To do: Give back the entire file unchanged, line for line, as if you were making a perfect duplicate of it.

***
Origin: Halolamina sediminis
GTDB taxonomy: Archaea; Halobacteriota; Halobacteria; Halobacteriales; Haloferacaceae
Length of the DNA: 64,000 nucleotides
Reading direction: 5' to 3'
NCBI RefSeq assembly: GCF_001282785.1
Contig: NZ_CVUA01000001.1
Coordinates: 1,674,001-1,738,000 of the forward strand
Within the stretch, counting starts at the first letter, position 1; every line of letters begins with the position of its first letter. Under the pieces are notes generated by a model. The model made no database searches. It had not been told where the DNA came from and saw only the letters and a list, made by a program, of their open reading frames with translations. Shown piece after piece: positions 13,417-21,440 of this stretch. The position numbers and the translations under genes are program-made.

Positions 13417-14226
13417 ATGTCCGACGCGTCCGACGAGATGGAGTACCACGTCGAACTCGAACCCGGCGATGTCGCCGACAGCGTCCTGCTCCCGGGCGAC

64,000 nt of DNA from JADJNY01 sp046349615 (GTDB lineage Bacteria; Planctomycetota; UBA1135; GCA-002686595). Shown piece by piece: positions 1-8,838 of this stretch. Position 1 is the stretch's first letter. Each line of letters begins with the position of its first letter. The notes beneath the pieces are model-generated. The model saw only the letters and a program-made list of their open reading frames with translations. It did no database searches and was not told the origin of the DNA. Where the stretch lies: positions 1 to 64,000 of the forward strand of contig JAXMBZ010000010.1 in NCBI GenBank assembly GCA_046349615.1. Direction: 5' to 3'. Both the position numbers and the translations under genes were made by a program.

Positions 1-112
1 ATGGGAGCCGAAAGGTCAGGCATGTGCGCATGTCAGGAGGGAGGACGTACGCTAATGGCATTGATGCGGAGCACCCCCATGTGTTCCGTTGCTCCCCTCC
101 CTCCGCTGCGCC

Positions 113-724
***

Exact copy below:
Origin: Halolamina sediminis
GTDB taxonomy: Archaea; Halobacteriota; Halobacteria; Halobacteriales; Haloferacaceae
Length of the DNA: 64,000 nucleotides
Reading direction: 5' to 3'
NCBI RefSeq assembly: GCF_001282785.1
Contig: NZ_CVUA01000001.1
Coordinates: 1,674,001-1,738,000 of the forward strand
Within the stretch, counting starts at the first letter, position 1; every line of letters begins with the position of its first letter. Under the pieces are notes generated by a model. The model made no database searches. It had not been told where the DNA came from and saw only the letters and a list, made by a program, of their open reading frames with translations. Shown piece after piece: positions 13,417-21,440 of this stretch. The position numbers and the translations under genes are program-made.

Positions 13417-14226
13417 ATGTCCGACGCGTCCGACGAGATGGAGTACCACGTCGAACTCGAACCCGGCGATGTCGCCGACAGCGTCCTGCTCCCGGGCGAC

64,000 nt of DNA from JADJNY01 sp046349615 (GTDB lineage Bacteria; Planctomycetota; UBA1135; GCA-002686595). Shown piece by piece: positions 1-8,838 of this stretch. Position 1 is the stretch's first letter. Each line of letters begins with the position of its first letter. The notes beneath the pieces are model-generated. The model saw only the letters and a program-made list of their open reading frames with translations. It did no database searches and was not told the origin of the DNA. Where the stretch lies: positions 1 to 64,000 of the forward strand of contig JAXMBZ010000010.1 in NCBI GenBank assembly GCA_046349615.1. Direction: 5' to 3'. Both the position numbers and the translations under genes were made by a program.

Positions 1-112
1 ATGGGAGCCGAAAGGTCAGGCATGTGCGCATGTCAGGAGGGAGGACGTACGCTAATGGCATTGATGCGGAGCACCCCCATGTGTTCCGTTGCTCCCCTCC
101 CTCCGCTGCGCC

Positions 113-724